Kevin Floerke has been down this route before.
A student at Santa Rosa Junior College in Northern California, Floerke, 26, already graduated in 2010 from UCLA, where he majored in archaeology.
This time, however, unlike many other people in his field, he’s not interested in getting yet another degree. He’s just trying to master a set of techniques and technologies that will help him verify the details he finds while doing fieldwork.
“I’m really there to learn the program itself and be able to use it in a professional setting,” he said.
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Floerke, who leads tours for the National Geographic Society, is part of a group of students known as “skill builders,” who are using conventional colleges in an unconventional way: not to obtain degrees, but simply to learn specific kinds of expertise without spending time or money on courses they don’t think they need.
It’s a trend being driven by the rising price of higher education and a growing emphasis on paying for training in only the most marketable skills.
“They’re looking for employment,” said Keith Bird, chancellor-emeritus of Kentucky’s community college system and a fellow for the Corporation for a Skilled Workforce, a policy group. “And that’s the bottom line.”
The popularity of seeking a higher education with no intention of graduating is a challenge for institutions that are increasingly focused on improving their graduation rates. Still, some institutions are responding by starting up programs for these students and considering new kinds of credentials to recognize the combinations of courses they’re taking.
People who enroll in, but do not earn degrees from, community colleges mainly gravitate toward courses focused on career and technical education, according to a study of students in the California Community College System. It found that these students typically enroll for no more than four semesters and take six or fewer credits per semester.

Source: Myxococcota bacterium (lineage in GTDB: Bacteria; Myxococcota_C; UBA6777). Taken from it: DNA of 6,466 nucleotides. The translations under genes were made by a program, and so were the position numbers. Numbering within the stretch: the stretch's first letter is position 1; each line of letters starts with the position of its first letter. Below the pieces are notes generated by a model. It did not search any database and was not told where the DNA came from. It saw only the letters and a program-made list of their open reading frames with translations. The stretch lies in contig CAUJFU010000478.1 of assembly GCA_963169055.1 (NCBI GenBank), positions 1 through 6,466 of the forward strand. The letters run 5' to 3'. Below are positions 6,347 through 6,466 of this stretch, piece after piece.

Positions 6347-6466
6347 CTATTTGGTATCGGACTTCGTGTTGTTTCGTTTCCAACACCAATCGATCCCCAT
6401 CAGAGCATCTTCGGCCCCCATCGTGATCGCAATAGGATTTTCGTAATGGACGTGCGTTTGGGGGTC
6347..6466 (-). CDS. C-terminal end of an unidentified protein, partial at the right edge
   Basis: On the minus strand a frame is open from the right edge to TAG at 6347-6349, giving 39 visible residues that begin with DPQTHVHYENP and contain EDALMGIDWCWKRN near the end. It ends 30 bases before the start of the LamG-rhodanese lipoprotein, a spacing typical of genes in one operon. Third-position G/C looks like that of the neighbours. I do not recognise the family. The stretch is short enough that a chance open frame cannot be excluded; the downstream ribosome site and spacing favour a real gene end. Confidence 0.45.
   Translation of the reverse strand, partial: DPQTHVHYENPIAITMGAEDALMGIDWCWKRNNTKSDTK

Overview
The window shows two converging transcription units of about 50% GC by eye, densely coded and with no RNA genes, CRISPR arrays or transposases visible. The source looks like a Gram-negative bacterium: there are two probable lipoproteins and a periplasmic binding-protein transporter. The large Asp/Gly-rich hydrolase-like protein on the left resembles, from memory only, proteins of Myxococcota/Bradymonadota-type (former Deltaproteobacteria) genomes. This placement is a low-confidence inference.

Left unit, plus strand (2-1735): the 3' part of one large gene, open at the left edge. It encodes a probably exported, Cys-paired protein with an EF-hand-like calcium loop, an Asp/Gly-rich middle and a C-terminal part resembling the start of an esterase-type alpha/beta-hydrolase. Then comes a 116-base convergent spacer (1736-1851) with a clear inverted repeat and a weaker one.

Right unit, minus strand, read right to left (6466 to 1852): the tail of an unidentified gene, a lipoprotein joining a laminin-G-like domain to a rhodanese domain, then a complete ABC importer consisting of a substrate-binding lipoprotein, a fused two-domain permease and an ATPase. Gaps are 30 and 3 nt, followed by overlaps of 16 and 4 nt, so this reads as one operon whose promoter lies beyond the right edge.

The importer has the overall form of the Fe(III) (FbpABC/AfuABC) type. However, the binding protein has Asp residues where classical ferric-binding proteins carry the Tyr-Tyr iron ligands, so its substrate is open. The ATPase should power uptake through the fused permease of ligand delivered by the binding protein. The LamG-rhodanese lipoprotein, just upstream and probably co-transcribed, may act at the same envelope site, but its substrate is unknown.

Skill builders in California are concentrated in construction, real estate, computers, law enforcement and early childhood education, according to Kathy Booth, co-author of the study. For most of them, the college credits led to wage increases. Students who took courses in information technology, for instance, saw their pay increase by 5 percent. Skill builders at California community colleges overall saw their median salaries go up from $49,800 in 2008-09 to $54,600 in 2011-12, the system reports.
This may help explain why students opt for taking classes instead of earning degrees: They can spend less time and money in school but still see economic returns.
“The workforce is changing so dramatically and the economy is changing so dramatically that people need to keep going back to school to get the skills they need to stay employed or seek new employment,” Booth said.
The University of Michigan School of Education followed students for up to eight years through the California Community Colleges System. Nearly one-third took an average of just two courses over about two years and overwhelmingly succeeded in these courses, but they rarely attained a degree, certificate or transferred to a four-year college.
Nationally, while the proportion of degree-seeking students at community colleges who graduate within six years is about 40 percent, the six-year completion rate for non-degree-seeking students is about 24 percent, according to the National Student Clearinghouse, which monitors this information.
The movement to keep track of skill-builder students is still in its infancy. This can be a problem for colleges that are increasingly evaluated based on their completion rates, which generally don’t take into account students who show up to take a few information technology courses to get a raise or a promotion.
“That’s a success story for that student and for the overall economy and society, but it’s hard to count,” said Paul Feist, spokesman for the California Community Colleges System.
Colleges can respond by bundling together the kinds of courses skill builders take and creating new kinds of credentials for them, said Patrick Perry, vice chancellor of technology at the California system chancellor’s office.
“Very short-term certificates, sometimes as low as two courses or six units; those are certificates that can be created pretty much on the fly,” Perry said.
Some schools are developing non-credit programs geared toward specific jobs for unemployed people who need to get back to work quickly.
In Michigan, for instance, Macomb Community College has developed a roughly six-week noncredit program to prepare students for the state’s certified nursing assistant exam.
“The issue there is, which credentials are powerful enough to say to people who are unemployed, ‘If you take these things, you will then be able to get these jobs,’” said Macomb president James Jacobs.
There’s yet another reason to go back to school without intending to get a degree, said Floerke, the archaeologist attending Santa Rosa Junior College.
“Going to school for a piece of paper is the worst reason to go to school,” he said. “Go to school because you want to learn something.”